Library Column – October 5, 2006

Looking out the window of the library I see lovely golden trees, leaves scattered on the ground and a steady drip of rain. Autumn in Vermont. It has been sad to say good-bye to so many lovely friends (truly fair weather friends!) who are heading home after a few weeks or months here in Warren. I’ll miss them.

Some of my reading and listening:

1776 by David McCullough (audio CD or book). A lively account of the crucial first year of the war between the Colonies and Great Britain, crediting George Washington with the perseverance that carried the day. McCullough also describes Washington’s errors and hesitancies, plus some extraordinary luck. An excellent work of popular history, with vivid accounts of battles, situations and personalities.

Where the Rivers Flow North by Howard Frank Mosher (audio cassettes or book).  Short stories about the Northeast Kingdom area of Vermont, which Mosher has fictionalized as Kingdom
County. Lyrical, tragic, funny stories, filled with eccentric characters.  I heard him speak at the most recent library conference, where he told the story behind one of the stories in this book.

The Jasons: The Secret History of Science’s Postwar Elite by Ann Finkbeiner. The Jasons are a group of scientists who do intensive “thinking” projects for the government, some classified, some not.  The author raises valuable questions about how pure science gets turned into “practical” applications and the role of scientists in the public world, especially in relation to the military and the government.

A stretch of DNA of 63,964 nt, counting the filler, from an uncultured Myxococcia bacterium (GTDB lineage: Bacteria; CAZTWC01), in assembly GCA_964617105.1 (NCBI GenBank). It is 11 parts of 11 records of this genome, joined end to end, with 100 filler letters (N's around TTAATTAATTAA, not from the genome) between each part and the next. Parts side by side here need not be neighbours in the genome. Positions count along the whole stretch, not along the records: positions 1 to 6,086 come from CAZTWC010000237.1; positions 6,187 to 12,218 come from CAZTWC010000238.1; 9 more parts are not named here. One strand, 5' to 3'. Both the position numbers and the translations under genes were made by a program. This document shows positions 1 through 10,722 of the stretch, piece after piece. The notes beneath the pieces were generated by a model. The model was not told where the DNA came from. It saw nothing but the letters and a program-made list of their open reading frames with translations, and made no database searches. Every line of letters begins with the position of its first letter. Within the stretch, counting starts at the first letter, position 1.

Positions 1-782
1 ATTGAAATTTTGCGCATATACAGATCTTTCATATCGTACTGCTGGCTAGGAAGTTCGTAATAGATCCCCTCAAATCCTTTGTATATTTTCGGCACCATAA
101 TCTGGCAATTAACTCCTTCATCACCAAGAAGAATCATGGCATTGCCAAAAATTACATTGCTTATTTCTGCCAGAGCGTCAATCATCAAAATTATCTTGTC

Uncommon Carriers by John McPhee. My three year old grandson would love this book (if he could read) because it is about big trucks, big trains, big boats, rivers, roads and fancy machines. McPhee has a great time checking out a tanker truck, a giant tow boat, a huge coal train and the UPS package sorting center, and his readers will have a good time too.

The Medici: Godfathers of the Renaissance (DVD). An amazingly entertaining history video about the Florentine family that led the revival of ancient learning, patronized the greatest artists of the age, provoked the Reformation (as Popes) and patronized and then abandoned Galileo.

Tomb of the Golden Bird by Elizabeth Peters. Archaelogical capers in Egypt in the 1920s, including the exciting discovery of King Tut’s tomb.  Ms. Peter’s books are always entertaining AND historically accurate, an unusual combination. 

Chronicles: Volume I by Bob Dylan (audio cassette). Sometimes we buy a book because someone requests it. That is how we came to acquire the first part of Dylan’s autobiography on cassette. Dylan skips around through his life, describing his musical influences, his friendships, his reading, and his early career in no particular order. As a prose writer he is unoriginal, but easy to follow.

Elisabeth Vigee Le Brun: The Odyssey of an Artist in an Age of Revolution by Gita May. A lively biography of a successful woman artist in the 18th and 19th centuries. Her life spanned the French Revolution (she was a royalist) and included travel as far afield as Russia and England.

See you at the library!


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